I have fallen in love with American names,
The sharp names that never get fat,
The snakeskin titles of mining claims,
The plumed war bonnet of Medicine Hat,
Tucson and Deadwood and Lost Mule Flat.
-- "American Names," Stephen Vincent Bene't
My family used to live in a mountain valley near a mining community in the wilds of northern Idaho, and our mailing address was Star Route, Smelterville, Idaho. Before that we lived in a town called Coeur d'Alene, which indisputably is a sharp name, although Smelterville is anything but sharp and isn't exactly a snakeskin title, either. In any case, I became acquainted early in life with the extreme possibility in the linguistic architecture of American names, which can range from ugly folk metaphor to foreign exoticism.
You can't, I submit, have an address such as Smelterville, Idaho, without having your stylistic sensibilities affected, and I remember how oddly self-conscious I used to feel as a boy when I ordered things through the mail from mythic metropolises such as Chicago and New York City and was forced to locate myself in so unglamorous-sounding a place as Smelterville. (I didn't know then that Idaho is an Indian word that means roughly "light on the mountains" and consequently is as pretty a name as Smelterville is viscid and gloomy.)
The "typical" Americans I knew -- the Cleavers (who lived in Mayfield) and the Andersons (Springfield) and the Taylors (Mayberry) and the Stones (Hilldale) -- lived in towns with straightforward, idyllic names formed from any two of a dozen or so nouns and adjectives: oak, palm, sun, wood, lake, view, green, dale, glen, hill, falls, grove, spring ... Archie Andrews lived in Riverdale, Henry Aldrich lived in Centerville, Pepper Young's family lived in Elmwood.
I have since learned, however, that there is, as Bene't asserts, something special about real American names, perhaps because they are made up of words from so many different languages. Thus we have names that cover an exotic alphabetical spectrum -- Angola on the Lake, Ball Ground, Cinnaminson, Dreamland Villa, Encino, Frostproof, Germantown, Ho-Ho-Kus, Isla Vista, Kaawa, Lost Nation, Moscow, Neon, Oblong, Pend Oreille, Quapaw, Rome, Santa Claus, Tahitian Gardens, Urania, Vermilion, West Babylon, Xenia, Young America, Zilwaukee. American names fill the mouth with fascinating combinations of vowels and consonants and are full of soft utterance and hard articulation, bird song and verbal grapeshot.
The language is a mongrel, and while it may lack the precise grace and purity of a thoroughbred language, it is full of odd tricks and delightful quirks that give it a unique class of its own.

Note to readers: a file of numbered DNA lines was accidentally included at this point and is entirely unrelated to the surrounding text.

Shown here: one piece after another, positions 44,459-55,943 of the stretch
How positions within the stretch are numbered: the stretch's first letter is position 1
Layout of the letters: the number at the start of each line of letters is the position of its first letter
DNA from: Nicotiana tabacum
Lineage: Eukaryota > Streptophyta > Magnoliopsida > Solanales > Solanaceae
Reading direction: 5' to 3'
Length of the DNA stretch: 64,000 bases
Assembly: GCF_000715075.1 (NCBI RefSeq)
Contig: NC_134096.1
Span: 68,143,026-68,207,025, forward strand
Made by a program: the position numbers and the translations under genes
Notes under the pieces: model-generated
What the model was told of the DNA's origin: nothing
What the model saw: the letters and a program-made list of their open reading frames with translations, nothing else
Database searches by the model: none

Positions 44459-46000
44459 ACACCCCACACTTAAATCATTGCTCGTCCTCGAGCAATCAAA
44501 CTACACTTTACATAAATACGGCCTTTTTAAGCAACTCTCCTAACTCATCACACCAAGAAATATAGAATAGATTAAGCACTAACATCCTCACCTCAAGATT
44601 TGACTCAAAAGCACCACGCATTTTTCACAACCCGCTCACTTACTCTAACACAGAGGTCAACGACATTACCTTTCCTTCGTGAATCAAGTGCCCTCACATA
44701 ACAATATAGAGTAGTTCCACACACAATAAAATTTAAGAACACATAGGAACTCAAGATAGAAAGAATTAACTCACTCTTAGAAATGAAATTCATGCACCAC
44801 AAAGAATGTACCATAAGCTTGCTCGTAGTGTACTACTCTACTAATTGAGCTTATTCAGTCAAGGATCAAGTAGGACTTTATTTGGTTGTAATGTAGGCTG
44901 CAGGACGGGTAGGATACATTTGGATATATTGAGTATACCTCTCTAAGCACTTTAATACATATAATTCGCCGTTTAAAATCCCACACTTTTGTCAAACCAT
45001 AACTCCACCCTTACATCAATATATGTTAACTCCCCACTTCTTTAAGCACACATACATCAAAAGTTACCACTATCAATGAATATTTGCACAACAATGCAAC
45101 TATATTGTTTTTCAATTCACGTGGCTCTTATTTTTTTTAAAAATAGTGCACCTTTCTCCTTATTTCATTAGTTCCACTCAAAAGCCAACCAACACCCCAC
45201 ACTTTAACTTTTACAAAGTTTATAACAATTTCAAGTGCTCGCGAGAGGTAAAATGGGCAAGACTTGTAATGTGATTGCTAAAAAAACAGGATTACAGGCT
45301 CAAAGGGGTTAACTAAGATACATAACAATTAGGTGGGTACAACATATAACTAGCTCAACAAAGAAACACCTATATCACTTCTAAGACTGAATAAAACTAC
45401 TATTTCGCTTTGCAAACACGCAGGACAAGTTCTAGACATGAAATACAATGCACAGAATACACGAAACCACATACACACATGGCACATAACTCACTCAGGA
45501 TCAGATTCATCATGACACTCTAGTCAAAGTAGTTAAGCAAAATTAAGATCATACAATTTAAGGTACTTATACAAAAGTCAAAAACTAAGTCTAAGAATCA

Nowhere is this more obvious than in our place names. And they can be complicated. Sioux (the French word for the Dakota Indians) is a dulcet sound that must be altogether different for those who know that it means literally "cutthroat" (consider "Sioux City Sue," for example). Coeur d'Alene, which sounds so lyrically romantic, means literally heart of the awl, an ungainly metaphor, but the sound is nevertheless mellifluous -- so if you can stash the translation in the back of your mind the name still shines.
Names are, to begin with, utilitarian -- the labels we use to distinguish one person from another and one place from another. But beyond that they are entities of aesthetic and stylistic substance. Consider the many and varied moods and impressions evoked by: Red. Vanessa. Crazy Horse. Algernon. Blackie. Jove. Silver City. Riverdale. Canal Street. Loon Lake. Wounded Knee. Salt Lake City.
Pick a state, any state; take a close look at the map and discover the wealth of colorful, eccentric and fascinating names doled out by our forefathers to streams, valleys, meadows, hills, towns, mountains, rivers, roads. Then multiply these thousands of names by 50 and consider that this heroic task of naming was for the most part performed in a few decades as men and women swarmed westward across the plains and over the mountains. Consider those hundreds of thousands of names, summarily served up, ladled out, tacked on -- just as, no doubt, will one day happen on Mars.
America is little more than 200 years old, and already much of the history of its names has been lost in the headwaters of the Rio Tempora, untraceable in the darkling reaches of the past. California, for example, has an uncertain etymology. One theory has it that the name can be traced back to the French epic "Chanson de Roland," but the record is incomplete, a matter of speculation. Other sources say it comes from the name of an island in the early 14th-century romance, "Las Sergas de Esplandian," by Garci'a Ordo'nåez de Montalvo. No one, it seems, actually knows who named California.
Some archaeologists in the far distant future, digging up the ruins of our towns and cities, may reconstruct a record by which they believe these same had names such as Nixon and Burger King, Radio City, Tinseltown, Coca-Cola and Freeway and Playboy. And perhaps the names will sound as exotic and colorful to them as the Indian names do to us.
Larry Tritten is a freelance writer living in San Francisco.